John Boyega takes up the mantle from Idris Elba as the frontman of the second instalment in the Pacific Rim series – Legendary Pictures + Universal’s Pacific Rim Uprising. Undoubtedly the franchise has been an ode to the mech porn that is Japanese anime and culture, where robots are human, humans are robots, and there is a lot of fission betwixt both to form some amalgamation of biomechanical badassery. But does Guillermo Del Toro’s franchise live up to the hype “war-ready” trailer soundtrack? Let’s get into it.
The Post-Kaiju era > Transformers: The Last Knight
The Kaiju monsters that breached our world and caused Godzilla-scale chaos has been put to rest seemingly in the first film. And what is left in their wake is somewhat of a broken world, where people trade and steal to survive. Even the son of Stacker Pentecost -Jake Pentecost.
Stacker may have saved the known world from the Kaiju threat but his survived son has fallen some ways away from the militant jingoist apple tree, spending his time partying in derelict mansions razed amongst the remnants skeletons of dead Kaiju monsters and hustling his way with other vagabonds to make a living. It is however in his latest attempt theft of Jaeger tech from a restricted zone puts him on the run from dubious types and the military, which forces him to come across another scavenger – 15 y-o Amara. And Amara seems to be a bit of a tech genius having amassed spare parts and junk to create a Jaeger of her own. All of which is illegal. It wouldn’t be fun if it wasn’t.
The duo soon gets caught by the military and Pentecost is brought back in military service by his adopted sister Mako. And along with tech-prodigy Amaara, signals a new generation of Jaeger pilots. And not a moment too soon, as a new threat is rimming on the horizon, as new auto-pilot tech threatens the livelihood of the pilots and a rogue Jaeger is making strategic attacks on the Jaeger. It’s discovered Jaeger tech is being merged with Kaiju organic brain matter, all of which points to human tech and saboteurs.
Organic mech tech
There’s something to be said about giving an ode to the best that has done it. And Pacific Rim Uprising has done this. Calling the monsters Kaiju to begin with, having the Godzilla-esque attack in Japan. Showing the life-size replica of the Gundam Wing model. So that in itself has been cool. There is something also to be said about the level of detail. And we’re not just talking about 3D and VFX. Yes, we are speaking about ‘neural handshake’. The process where the mind and thoughts are mergred and synced between two pilots in order to better pilot the Jaeger. It’s just a very intuitive name. Like if we just didn’t see the process, but heard the term, it would make sense. It sounds obsessive on my part, I know. But it is things like that that goes a long way sometimes.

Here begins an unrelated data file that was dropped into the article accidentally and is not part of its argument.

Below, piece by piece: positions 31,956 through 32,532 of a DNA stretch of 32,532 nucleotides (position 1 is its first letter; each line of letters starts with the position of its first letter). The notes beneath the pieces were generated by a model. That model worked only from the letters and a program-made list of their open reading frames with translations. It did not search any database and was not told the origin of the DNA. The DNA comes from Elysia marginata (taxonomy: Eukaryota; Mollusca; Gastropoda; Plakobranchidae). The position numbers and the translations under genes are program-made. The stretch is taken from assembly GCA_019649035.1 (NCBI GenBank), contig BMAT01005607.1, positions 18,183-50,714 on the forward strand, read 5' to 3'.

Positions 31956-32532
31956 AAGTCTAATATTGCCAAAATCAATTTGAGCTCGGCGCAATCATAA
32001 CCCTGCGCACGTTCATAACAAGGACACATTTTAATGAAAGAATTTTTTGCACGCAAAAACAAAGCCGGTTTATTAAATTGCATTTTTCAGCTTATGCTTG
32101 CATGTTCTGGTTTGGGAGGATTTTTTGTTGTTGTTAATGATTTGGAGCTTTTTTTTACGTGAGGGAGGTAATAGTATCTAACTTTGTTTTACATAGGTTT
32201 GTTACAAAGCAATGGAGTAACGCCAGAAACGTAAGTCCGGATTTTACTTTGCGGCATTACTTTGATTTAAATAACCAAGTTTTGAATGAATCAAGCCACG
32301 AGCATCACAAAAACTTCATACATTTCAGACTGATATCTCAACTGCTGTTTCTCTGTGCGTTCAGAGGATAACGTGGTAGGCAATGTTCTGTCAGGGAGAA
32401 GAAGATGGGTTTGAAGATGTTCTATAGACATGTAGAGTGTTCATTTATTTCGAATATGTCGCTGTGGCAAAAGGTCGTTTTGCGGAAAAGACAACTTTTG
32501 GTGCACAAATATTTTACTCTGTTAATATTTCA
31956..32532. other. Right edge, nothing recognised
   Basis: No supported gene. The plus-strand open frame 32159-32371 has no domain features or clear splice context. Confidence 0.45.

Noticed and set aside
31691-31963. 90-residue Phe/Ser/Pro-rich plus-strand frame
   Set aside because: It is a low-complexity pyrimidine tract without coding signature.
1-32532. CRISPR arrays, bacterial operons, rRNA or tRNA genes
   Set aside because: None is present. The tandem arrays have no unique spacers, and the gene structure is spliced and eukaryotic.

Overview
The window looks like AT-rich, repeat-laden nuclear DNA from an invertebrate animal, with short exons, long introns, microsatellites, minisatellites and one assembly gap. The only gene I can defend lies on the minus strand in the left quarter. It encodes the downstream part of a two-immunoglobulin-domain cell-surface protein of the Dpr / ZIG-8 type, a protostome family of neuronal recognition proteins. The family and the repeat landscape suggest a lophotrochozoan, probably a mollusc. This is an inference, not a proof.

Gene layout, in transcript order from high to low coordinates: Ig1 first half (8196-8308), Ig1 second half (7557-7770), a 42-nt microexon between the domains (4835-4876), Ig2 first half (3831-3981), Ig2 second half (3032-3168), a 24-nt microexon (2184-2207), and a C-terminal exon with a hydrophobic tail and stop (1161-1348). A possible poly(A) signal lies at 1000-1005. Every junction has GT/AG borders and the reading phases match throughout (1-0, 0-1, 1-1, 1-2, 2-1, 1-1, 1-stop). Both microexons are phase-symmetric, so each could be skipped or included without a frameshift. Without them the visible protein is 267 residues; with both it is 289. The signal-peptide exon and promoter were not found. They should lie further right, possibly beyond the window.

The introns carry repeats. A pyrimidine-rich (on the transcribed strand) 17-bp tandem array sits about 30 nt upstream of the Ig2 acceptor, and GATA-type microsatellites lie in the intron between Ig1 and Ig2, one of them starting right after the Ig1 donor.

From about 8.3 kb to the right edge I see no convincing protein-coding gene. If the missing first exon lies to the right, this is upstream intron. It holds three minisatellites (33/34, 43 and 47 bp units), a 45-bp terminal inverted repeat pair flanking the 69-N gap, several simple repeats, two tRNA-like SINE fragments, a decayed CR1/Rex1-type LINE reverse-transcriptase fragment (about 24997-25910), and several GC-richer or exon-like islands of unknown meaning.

No is it believable that these huge pieces tech could undergo fixings and (untested) modifications in what seems like a matter of hours after a huge Kaiju /auto-piloted Jaeger attack on the main HQ? No. of course not. Nothing was provided to give that much-needed level of suspension of disbelief. Or how a little girl Amara, by herself, accumulate all that gear to make a functional Jaeger. That’s not questioning her ability obviously, but rather the logistics of moving all that tech without being discovered. But I think this is just me reading too much into what essentially is your popcorn film experience. Not as painful as transformers, but also nothing that will transform your life or cinematic experience.
No if any of us was paying attention to the nuances of the first film (sure you were), Dr. Newton Geiszler had a ‘handshake’ session with the Kaiju brain which unveiled the little kritters from the other dimension and their intention of terraforming and destroying our world using Kaiju as a test of our Earthly defences. Well, it seems that neural handshake left Geiszler more fucked up than anticipated, as the Kaiju has essentially taken control of him and has used his skill to infiltrate the auto-pilot Jaeger program by merging the tech with Kaiju brain material. The autopilot Jaegers then get the Kaiju awakened in them upon launch and the immediately make their way to the Pacific Rim to open another rift in the dimension for the Kaiju to enter. Why this can’t be done on the side of the Precursors – the beings that genetically engineers the Kaiju monsters – I don’t know. But who cares. What follows is a flurry of building destruction and annihilation.
Son of Pentecost
The son of Pentecost – Jack Pentecost is a joker. Nonchalant in his attitude. Everyone reminding him of his great potential but his anti-authoritarian stance somehow makes him a great leader. Yeah, that trope. It doesn’t get too emotional deeper than the average popcorn film so it’s light-watching. John Boyega does bring his charm to the film, but not much else.
Now as for a sequel, it is apparent that the setup will have the Jaeger pilots bringing the fight to the other dimension – the Kaiju and the Precursors. This doesn’t send me into great elation and anticipation for a follow-up. Don’t get me wrong, if you hit higher than transformers in the narrative department, kudos. But if your expecting a truly action-packed with equal-sized nuanced narrative and character paradigm, then we’d suggest looking elsewhere.
RATING: 5 out of 10
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